...Ocorrafoo Cobange, a biologist at the Wassee Institute of Medicine in Asmara, recently had an article about the medical properties of a chemical extracted from a lichen accepted for publication -- by more than half of the 304 open-access journals he submitted it to. Of course, Cobange is not real, and neither is the Wassee Institute. They are both inventions of John Bohannon, the Harvard University biologist and writer who documented the study in this week’s edition of Science. “Acceptance was the norm, not the exception,” Bohannon wrote. Not only did the Journal of Natural Pharmaceuticals see the article fit for publication, but so did journals “hosted by industry titans ... prestigious academic institutions ... [and] journals for which the paper’s topic was utterly inappropriate.”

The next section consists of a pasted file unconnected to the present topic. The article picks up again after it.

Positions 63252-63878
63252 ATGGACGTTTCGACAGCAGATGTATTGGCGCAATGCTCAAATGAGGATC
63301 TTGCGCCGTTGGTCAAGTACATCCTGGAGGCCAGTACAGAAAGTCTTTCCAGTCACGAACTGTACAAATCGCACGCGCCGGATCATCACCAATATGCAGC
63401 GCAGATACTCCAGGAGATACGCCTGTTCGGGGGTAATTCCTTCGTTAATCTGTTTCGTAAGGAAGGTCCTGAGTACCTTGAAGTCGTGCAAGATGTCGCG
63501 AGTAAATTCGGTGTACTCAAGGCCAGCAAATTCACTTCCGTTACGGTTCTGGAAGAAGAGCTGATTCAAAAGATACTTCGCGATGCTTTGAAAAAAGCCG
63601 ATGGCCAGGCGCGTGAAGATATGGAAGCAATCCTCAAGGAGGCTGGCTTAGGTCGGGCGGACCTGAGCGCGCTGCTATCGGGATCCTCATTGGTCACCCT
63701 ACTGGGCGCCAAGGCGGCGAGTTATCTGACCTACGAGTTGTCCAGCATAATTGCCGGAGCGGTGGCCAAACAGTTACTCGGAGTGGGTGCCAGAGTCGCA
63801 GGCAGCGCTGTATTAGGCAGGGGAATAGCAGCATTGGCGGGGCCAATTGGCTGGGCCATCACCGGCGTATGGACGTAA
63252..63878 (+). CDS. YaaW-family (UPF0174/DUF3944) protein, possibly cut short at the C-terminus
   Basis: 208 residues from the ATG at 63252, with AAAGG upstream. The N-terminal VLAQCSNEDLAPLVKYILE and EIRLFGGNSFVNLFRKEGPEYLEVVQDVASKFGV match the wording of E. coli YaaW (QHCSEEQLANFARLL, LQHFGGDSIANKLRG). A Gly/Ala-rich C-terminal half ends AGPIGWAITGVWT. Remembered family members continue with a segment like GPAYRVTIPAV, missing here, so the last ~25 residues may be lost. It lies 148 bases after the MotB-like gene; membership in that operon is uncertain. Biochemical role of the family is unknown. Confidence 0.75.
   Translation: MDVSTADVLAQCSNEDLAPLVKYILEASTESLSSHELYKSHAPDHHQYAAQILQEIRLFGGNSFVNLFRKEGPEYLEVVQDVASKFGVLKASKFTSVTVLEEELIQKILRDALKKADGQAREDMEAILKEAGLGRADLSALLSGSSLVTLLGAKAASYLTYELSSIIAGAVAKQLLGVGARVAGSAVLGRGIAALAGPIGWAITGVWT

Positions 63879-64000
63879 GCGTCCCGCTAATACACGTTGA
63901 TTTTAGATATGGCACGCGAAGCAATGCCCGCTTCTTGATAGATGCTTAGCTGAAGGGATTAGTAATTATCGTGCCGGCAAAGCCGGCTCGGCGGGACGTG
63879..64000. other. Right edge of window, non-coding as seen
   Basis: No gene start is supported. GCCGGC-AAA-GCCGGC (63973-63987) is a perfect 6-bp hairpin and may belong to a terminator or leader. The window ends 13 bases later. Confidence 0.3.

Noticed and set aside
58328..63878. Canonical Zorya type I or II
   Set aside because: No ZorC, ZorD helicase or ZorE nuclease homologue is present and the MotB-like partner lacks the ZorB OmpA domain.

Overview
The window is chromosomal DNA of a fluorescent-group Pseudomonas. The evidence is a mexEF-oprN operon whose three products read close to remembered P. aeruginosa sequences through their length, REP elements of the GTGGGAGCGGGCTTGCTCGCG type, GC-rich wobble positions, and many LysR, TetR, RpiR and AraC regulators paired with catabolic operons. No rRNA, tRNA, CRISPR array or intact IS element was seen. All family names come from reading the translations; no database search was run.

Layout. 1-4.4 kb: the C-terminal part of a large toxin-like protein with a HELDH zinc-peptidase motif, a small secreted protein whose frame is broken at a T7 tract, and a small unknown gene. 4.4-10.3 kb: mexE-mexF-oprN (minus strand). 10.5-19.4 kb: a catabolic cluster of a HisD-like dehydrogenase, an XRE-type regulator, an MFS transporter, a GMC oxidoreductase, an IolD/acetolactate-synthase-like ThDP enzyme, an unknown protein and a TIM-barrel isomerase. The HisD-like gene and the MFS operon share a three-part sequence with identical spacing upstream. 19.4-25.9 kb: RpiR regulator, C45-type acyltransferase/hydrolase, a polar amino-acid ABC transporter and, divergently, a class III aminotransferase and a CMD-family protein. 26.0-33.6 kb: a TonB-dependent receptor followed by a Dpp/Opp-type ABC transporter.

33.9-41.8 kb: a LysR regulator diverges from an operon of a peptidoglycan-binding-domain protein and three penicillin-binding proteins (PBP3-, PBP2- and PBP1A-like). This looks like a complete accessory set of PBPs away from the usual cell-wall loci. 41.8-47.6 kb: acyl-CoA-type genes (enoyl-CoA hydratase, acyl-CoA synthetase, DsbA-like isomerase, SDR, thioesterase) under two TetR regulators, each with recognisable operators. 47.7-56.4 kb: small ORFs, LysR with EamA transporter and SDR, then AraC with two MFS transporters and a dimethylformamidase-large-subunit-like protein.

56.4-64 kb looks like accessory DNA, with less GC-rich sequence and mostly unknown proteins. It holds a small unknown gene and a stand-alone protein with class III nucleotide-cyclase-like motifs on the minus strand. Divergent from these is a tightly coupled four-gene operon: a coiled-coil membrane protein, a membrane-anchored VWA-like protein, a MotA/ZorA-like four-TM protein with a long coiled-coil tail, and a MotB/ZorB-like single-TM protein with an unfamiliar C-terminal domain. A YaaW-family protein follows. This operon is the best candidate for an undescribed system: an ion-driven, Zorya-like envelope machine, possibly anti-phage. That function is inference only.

The culprit -- a lack of a rigorous peer review process. Bohannon estimates 60 percent of the accepted submissions showed “no sign of peer review,” and that even among the journals that reviewed the article, 70 percent accepted it anyway...
Full story at http://www.insidehighered.com/news/2013/10/04/open-access-journals-confuse-contributors-they-experiment-peer-review-models
Indeed, even when you think it IS a dog, it may not be: